By Libya Herald correspondent.
Benghazi, 26 June 2017:
Benghazi municipal council has started to clean up the general detritus of war – the rubble and litter – in the city’s downtown area of Suq Al-Hout, much of which was destroyed in the long battle to dislodge Islamist militants from the area which finally came to an end last Friday.
In a statement on its Facebook page, the council said that the work, initially aimed at ensuring the streets are clear so that traffic can move freely, was being carried out in collaboration with the Libyan National Army which was clearing mines. Army engineers are said to have removed more than 200 mines in the area by yesterday, in some cases simply by blowing them up.
Such action is thought unlikely to cause any further serious damage to the already extensive destruction of what was the most beautiful part of the city.
In a separate development, following last weekend’s news that a treasure trove of historic books looted from Benghazi university was found in Ganfouda, it is now reported that some classical-era objects have been recovered in Suq Al-Hout. One is a Roman, possibly Greek head. It is being claimed that it was part of the “Benghazi Treasure” – the vast horde of archaeological items held at the National Commercial Bank until looted during the 2011 revolution.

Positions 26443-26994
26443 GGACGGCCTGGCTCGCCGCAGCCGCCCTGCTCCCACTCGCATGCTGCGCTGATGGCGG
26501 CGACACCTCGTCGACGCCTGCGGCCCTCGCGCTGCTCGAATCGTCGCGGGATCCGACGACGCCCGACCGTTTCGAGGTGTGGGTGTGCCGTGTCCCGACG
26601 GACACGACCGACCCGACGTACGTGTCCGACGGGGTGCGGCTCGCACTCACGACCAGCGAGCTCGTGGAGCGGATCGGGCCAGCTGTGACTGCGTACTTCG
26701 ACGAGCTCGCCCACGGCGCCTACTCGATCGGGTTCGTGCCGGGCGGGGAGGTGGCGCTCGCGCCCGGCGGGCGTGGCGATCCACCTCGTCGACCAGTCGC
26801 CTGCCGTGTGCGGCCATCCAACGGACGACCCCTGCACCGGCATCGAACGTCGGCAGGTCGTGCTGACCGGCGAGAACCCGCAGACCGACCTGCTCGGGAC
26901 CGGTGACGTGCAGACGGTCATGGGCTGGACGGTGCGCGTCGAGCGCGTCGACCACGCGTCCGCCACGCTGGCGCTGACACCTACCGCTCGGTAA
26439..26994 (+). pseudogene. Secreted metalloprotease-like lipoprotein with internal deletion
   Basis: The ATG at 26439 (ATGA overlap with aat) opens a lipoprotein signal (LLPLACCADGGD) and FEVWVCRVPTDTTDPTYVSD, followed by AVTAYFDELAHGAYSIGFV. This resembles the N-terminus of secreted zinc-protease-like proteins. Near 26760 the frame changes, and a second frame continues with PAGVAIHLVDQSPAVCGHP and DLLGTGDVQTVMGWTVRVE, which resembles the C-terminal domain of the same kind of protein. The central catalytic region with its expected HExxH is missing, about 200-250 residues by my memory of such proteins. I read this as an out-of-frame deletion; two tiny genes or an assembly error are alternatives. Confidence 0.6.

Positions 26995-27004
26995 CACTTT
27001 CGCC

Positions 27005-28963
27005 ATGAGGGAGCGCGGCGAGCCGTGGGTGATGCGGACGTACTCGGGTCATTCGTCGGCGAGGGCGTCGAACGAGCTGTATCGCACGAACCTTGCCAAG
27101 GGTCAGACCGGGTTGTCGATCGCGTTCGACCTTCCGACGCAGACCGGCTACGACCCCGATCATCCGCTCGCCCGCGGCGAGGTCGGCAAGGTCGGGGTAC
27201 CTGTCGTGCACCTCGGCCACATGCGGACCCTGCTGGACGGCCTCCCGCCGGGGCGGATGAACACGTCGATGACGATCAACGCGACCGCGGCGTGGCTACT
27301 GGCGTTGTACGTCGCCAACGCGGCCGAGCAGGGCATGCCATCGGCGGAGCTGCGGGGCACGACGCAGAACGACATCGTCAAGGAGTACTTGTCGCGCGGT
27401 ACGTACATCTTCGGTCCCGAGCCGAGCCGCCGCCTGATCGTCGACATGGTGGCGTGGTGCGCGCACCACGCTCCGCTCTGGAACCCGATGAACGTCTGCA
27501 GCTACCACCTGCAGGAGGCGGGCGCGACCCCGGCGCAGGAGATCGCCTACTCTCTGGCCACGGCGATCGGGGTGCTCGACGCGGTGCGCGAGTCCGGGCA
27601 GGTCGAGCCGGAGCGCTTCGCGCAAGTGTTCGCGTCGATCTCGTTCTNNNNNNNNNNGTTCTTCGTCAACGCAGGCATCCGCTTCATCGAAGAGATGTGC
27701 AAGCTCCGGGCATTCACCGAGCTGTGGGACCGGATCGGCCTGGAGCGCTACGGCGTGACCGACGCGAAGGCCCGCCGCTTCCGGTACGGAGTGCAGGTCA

It has not been possible, at present, however, to verify if the claim is true or, if not, from where the items came.
Meanwhile operations to take the last area of Benghazi – Sabri – from the militants are continuing. Photos of one of them who was captured yesterday in the old town and named as Khalil al-Maghrabi, show an emaciated man, appearing to confirm LNA claims that militants are suffering from disease and lack of food.